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Noida, 8th June 2017: The final day of the league stages at the 68th Junior National Basketball Championship threw no major surprises. The Punjab boys continued to dominate outclassing the defending champs Tamil Nadu. Role players Mandeep Singh (20 points) and Gurwinder Singh (18 points) stepped up to lead the charge for Punjab. 6-foot 10-inch Punjab centre Princepal Singh held the fort in the middle and put up 12 points. Despite Tamil Nadu staying within reach for the first three quarters, the fourth period was a one-sided affair with Punjab outscoring TN 32 to 7 on their way to a 68-45 win.
The Rajasthan boys handed Chhattisgarh their fourth straight loss, knocking them out of the tournament. Chhattisgarh’s Salim Ali fought hard with his 25 points, but he had little support. Rajasthan’s Rajeev led all scorers with 28 points and helped to cement his team’s place in the quarterfinals tomorrow.
The Punjab girls pulled off a close win against Rajasthan, who fell to a 71-69 defeat. Forward Rajandeep was on fire with 30 points in the game. She was ably supported by Punjab centre Aakarshan who put up 14 points. Despite Rajasthan’s 31 points fourth quarter, Punjab held on to a slim lead to clinch a decisive victory, placing them in the quarterfinals tomorrow.
Late last evening, the Chandigarh boys picked up another win, this time against Delhi (61-54). Former youth international Amit top scored once again for Chandigarh with 24 points.

Results from 8th June 2017 till 2 pm

Level 1
Group B
  1. Punjab (Rajandeep 30, Aakarshan 14) bt Rajasthan (Ishika 21, Yashvani 16, Yashika 11, Kanika 11) 71-69 (19-20, 15-10, 13-8, 24-31)
Loser Knockout Semi-Finals
  1. Odisha (Lipramayee 33) bt Telangana (Nashita 15, BS Rivani 10) 53-39 (17-8, 6-12, 14-7, 16-12)
  2. Chandigarh (Amrit 18, Nisha 16) bt Himachal Pradesh (Arunima 4) 61-12 (27-4, 11-2, 9-2, 14-4)
Level 1
Group A
  1. Punjab (Mandeep Singh 20, Gurwinder Singh 18, Princepal Singh 12) bt TamilNadu(Shanmugam M. 15, Arvind Kumar 10) 68-45 (12-6, 9-17, 15-15, 32-7)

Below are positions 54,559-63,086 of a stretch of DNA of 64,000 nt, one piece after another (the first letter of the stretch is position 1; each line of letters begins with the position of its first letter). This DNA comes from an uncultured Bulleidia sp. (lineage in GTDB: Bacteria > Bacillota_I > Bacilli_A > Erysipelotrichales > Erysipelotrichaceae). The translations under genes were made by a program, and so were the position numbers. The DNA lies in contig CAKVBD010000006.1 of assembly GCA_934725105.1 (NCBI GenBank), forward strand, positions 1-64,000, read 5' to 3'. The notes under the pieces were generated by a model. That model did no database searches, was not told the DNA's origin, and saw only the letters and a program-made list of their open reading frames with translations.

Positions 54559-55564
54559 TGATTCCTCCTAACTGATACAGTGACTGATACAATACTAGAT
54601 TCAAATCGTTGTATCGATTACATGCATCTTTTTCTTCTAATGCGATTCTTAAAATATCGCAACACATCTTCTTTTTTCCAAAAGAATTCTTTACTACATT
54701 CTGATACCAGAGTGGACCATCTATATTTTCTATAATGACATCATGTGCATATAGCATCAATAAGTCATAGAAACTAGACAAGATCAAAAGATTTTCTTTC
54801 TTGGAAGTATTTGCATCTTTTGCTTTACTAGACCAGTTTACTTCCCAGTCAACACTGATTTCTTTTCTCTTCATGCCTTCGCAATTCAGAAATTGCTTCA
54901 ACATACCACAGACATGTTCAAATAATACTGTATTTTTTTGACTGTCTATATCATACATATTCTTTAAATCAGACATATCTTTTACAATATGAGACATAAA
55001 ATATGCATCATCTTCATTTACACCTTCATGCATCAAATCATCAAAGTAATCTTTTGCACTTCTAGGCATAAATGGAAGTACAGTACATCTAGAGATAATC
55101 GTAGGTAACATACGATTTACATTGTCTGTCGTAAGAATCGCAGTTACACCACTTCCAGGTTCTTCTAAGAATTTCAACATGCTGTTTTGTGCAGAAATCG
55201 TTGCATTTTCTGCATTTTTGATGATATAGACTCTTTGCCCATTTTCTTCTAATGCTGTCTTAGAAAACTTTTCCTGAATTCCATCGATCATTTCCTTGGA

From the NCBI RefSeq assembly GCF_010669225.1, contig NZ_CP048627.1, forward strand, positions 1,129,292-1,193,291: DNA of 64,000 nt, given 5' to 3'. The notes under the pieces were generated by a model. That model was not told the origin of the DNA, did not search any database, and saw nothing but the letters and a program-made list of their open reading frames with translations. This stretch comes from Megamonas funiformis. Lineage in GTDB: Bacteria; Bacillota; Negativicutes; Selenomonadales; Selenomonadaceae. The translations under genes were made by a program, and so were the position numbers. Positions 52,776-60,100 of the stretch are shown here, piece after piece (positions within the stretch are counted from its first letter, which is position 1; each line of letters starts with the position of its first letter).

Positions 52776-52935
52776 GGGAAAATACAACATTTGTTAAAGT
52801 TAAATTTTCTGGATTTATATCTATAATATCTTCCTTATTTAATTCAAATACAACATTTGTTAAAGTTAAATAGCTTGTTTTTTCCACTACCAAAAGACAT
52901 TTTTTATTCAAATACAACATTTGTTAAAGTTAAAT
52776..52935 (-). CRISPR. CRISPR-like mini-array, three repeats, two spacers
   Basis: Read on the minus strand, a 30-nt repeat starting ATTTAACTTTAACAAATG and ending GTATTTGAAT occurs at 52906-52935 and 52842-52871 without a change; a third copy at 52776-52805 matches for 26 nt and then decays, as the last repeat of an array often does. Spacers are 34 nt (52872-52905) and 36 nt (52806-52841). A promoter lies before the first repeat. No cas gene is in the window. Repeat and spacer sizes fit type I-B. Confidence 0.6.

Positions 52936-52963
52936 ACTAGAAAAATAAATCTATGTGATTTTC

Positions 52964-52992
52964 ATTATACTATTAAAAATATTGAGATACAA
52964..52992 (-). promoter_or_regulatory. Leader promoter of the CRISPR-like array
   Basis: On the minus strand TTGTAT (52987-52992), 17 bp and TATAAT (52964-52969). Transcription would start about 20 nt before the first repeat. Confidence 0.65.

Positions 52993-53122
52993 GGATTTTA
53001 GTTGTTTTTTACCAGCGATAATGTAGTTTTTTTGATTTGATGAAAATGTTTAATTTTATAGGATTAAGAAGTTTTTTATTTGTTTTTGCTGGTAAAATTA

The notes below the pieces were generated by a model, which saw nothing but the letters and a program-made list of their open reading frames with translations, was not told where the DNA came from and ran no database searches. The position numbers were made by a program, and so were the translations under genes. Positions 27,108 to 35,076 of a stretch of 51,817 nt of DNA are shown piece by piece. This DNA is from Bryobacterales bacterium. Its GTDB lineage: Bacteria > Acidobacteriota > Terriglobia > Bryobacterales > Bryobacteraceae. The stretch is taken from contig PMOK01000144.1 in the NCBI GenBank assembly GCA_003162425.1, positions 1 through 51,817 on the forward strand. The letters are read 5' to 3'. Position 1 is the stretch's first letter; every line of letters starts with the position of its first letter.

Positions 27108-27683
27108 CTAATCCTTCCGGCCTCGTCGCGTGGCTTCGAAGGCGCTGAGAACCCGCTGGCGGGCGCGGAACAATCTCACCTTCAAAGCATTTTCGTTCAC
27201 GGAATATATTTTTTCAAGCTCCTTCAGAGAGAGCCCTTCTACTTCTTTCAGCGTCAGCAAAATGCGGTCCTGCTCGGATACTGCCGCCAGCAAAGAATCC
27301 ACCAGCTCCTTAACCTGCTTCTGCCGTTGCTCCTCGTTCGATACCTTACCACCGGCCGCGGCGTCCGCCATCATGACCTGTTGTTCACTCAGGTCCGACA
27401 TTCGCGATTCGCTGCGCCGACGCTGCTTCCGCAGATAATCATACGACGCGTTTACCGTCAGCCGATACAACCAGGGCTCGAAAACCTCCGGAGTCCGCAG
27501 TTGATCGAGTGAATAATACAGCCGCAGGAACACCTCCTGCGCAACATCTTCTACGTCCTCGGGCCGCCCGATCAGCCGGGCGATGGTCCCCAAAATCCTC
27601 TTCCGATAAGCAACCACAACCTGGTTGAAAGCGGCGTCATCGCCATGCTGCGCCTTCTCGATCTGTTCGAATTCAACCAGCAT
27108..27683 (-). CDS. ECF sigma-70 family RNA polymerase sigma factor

2. Rajasthan (Rajeev 28, Ataol 16, Ashish 12) bt Chhattisgarh (Salim Ali 25, Jatin Kumar 14) 68-52 (16-8, 24-15, 11-16, 17-13)
Group B
  1. Maharashtra bt Chandigarh:24-15 – MATCH STOPPED
Loser Knockout Semi-Finals
  1. West Bengal (Binod 20, Saddam 16, Aditya 13) bt Himachal Pradesh (Jatin 20, Gurkaran 12) 75-54 (15-19, 26-14, 23-15, 11-6)
  2. Gujarat (Karan 17, Harsh 15, Krishna Pal 7) bt Jammu and Kashmir (Sumit 18, Abhinav 11) 68-44 (32-9, 8-8, 15-17, 13-10)

Results from 7th June 2017 after 7 pm

Loser Knockout Quarterfinals
  1. Odisha (Lipramayee 18, Anuradha 12) bt Tripura (Aarju 13) 52-23 (23-6, 15-5, 8-8, 6-4)
  2. Chandigarh (Nisha 28, Amrit 19) bt Uttarakhand (Diksha 9, Srishti 7) 67-26 (19-4, 21-3, 18-5, 9-4)
Level 1
Group B
  1. Chandigarh (Amit 24, Rahul 14, K. Vishal 13) bt Delhi (Aditya 14, Abhishek Sharma 13) 61-54 (22-11, 24-10, 6-16, 9-17)
Loser Knockout Quarterfinals
  1. Gujarat (Karan 23, Yash 11, Harsh 8) bt Goa (Shaun Arango 8, Kabir 8) 68-35 (25-10, 22-5, 10-15, 11-5)

About the 68th Junior National Basketball Championship 2017

The 68th Junior National Basketball Championship for Men and Women is being held at Shiv Nadar University in GautamBudh Nagar District, Noida, Uttar Pradeshfrom 4th to 11th June 2017. The Championship features 25 men’s teams and 24 women’s teams in the U18 age group, from various Indian States and Union territories, and is being played in a league cum knockout format. Tamil Nadu boys and Karnataka girls are the defending champions from the previous edition held in Puducherry in May 2016.
The teams are grouped into two levels –Level 1 features the top 10 teams from the previous championship divided into two groups of five teams each (Group A and B), while Level 2 features the remaining teams divided into four groups (Group C, D, E, F).
In the league stages, all the teams play each of the other teams in their group once. The top three teams from each of the groups in Level 1 advance directly to the quarterfinals, while the fourth placed teams play pre-quarterfinal games against the top two teams from Level 2.
Over the years, this Championship has provided a platform for the country’s best players in the U18 category to showcase their talents. This allows selectors to identify and shortlist the most promising players and coaches to parachute into national team training camps with an eye towards participation in international events.
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For all the movie buffs – European Union Film Festival debuts in Delhi on 9th June @ Sirifort auditorium with the Estonian movie “Cherry Tobacco”.
Screening schedule:…/delhi-euff2017-screening_card.pdf.…
The festival is organized in Delhi in collaboration with Directorate of Film Festivals, Government of India
No automatic alt text available.
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Competitiveness, climate, security Finn’s priorities Ministry of Finance release Finnish road map of EU presidency. Finland i...